This book is not just a tale about how Jewish families were saved by a Polish woman. It is the story about a compassionate and brave soul, who in the midst of the horrors around her, still followed her conscience. You do not have to be Jewish, or religious, or a history enthusiast to have this novel appeal to you. It will seep into your heart and stir up powerful and beautiful emotions, no matter who you are or where you come from.
At first glance the novel seemed short to me, but I realized by the time I completed one third of it that J. L. did exactly what a powerful and memorable book does … it leaves you in awe! Sometimes this can happen 50 pages into a book, sometimes 400 pages, and sometimes not at all. But just a few chapters into J. L.’s book and I felt a swell of inspiration … a moment where I was deeply moved and intrigued and I dare not put the book down. J. L. filled the book with such powerful characters, drawing on facts, data, accounts, emotions and of course love.
I can see this novel changing and touching many hearts … including mine. I wish nothing more than to see ‘My Mother’s Secret’ have the same effect on millions as it did for me
New Ideas For Wednesday
Movies…When the movie Identity Thief opened in theaters last week, my recommendation that you should see “silly” was followed by America to the tune of 37 million dollars. Sure, like all twenty-five people who read my column went to see the movie. That is an astonishing box office number, especially when half of the country was stuck in their homes under a massive snowstorm. Melissa McCarthy and her comedic talents are given credit for this windfall, but there were a number of creative pieces that came together to make this movie a success. Jason Bateman isn’t any slouch at playing the foil for a creative comic. Movie critics who gave this movie a ‘thumbs-down all the way’ didn’t count on huge audiences that are tired of vampires, karate fights, and things going boom in the night. USA Today reported that the women’s demographic is carrying this movie. Guess they carried a large number of men into the theaters with them to reach the 37 million dollar mark?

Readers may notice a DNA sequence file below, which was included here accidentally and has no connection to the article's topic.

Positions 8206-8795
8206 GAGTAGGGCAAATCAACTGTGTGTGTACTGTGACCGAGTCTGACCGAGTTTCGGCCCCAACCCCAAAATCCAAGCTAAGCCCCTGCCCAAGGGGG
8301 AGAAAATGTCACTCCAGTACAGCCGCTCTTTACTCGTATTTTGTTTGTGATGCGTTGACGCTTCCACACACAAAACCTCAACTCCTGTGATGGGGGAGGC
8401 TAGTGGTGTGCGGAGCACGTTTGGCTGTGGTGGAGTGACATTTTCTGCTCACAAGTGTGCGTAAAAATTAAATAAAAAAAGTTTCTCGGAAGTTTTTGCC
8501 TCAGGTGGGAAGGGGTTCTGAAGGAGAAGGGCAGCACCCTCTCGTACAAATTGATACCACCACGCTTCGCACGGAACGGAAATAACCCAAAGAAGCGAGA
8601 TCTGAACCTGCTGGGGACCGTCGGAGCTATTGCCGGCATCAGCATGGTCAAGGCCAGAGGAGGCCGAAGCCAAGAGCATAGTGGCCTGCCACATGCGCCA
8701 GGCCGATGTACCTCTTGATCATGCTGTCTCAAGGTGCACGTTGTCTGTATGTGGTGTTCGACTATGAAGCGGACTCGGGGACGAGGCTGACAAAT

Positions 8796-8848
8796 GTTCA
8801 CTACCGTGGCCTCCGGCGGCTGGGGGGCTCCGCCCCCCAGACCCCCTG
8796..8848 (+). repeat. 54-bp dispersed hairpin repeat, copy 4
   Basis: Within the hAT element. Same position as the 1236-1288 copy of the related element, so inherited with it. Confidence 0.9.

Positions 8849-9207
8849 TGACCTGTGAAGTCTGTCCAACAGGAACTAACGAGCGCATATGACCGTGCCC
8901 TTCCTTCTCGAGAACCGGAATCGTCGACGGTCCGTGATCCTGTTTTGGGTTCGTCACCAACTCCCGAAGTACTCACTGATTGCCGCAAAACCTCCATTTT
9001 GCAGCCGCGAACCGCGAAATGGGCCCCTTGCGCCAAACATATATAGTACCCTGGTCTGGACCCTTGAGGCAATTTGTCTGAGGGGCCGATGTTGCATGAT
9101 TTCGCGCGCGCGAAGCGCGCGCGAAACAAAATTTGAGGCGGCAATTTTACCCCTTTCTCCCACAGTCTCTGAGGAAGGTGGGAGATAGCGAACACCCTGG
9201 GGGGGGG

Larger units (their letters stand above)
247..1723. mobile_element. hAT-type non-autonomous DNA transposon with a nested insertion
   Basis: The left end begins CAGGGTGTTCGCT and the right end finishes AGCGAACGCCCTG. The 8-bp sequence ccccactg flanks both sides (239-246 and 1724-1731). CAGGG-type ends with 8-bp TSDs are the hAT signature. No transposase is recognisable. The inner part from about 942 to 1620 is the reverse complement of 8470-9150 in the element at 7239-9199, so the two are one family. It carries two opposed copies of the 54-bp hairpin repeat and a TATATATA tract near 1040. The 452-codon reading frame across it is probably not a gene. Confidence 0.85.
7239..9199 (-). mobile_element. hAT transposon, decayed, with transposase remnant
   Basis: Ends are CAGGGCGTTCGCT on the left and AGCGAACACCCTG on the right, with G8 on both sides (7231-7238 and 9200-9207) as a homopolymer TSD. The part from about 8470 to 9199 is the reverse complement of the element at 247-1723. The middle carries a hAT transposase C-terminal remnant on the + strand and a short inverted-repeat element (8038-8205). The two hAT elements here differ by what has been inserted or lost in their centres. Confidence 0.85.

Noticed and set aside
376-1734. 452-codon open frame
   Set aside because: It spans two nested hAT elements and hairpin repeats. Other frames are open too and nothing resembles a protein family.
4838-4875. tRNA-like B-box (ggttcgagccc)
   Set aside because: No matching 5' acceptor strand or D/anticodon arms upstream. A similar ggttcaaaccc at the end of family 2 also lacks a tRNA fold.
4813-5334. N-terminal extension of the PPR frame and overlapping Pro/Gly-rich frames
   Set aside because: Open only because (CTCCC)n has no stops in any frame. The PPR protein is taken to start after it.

This week the fight for movie bucks is between:
Explosions…Bruce Willis Dying Hard again; and
Kissing…With Nicholas Sparks orchestrating kissing between Josh and Juliann.
My guess is Bruce, though his action hero buddies have really flopped at the box office recently.
Movies II…Local papers are reporting that this is one of the first years that all the movies nominated for an Academy Award this year will pass the 100 million dollar mark by the time the show rolls around.
Life of Pio_110 million
Django Unchained_153 million
Silver Linings Playbook_92 million
Les Miserables_143 million
All six of these movies will be worthy opponents for best movie come Academy Award time.
Television…What is more fun, the stage antics and the performances at the Grammy Awards or the critics skewering the outfits at the conclusion of the festivities? I hope Joan Rivers is played all week, so I can catch her irreverent barbs once again after an award’s show.
Children’s Literature…The Lion, Witch, and the Wardrobe by C. S. Lewis deserves to be rediscovered as a great book after the run of its two movies. This book is the beginning book in The Chronicles of Narnia. It is an awesome read aloud and an even more interesting individual ‘sit down and absorb’ book. Four children while playing tag in their house find an opening in a wardrobe to a snowy, imaginary land called Narnia. There they find a witch and her minions who want to keep the land cold and prevent old legends from coming true and replacing her. It is a story that has everything from unique characters to challenging adventures to a spirit that all readers will love to embrace.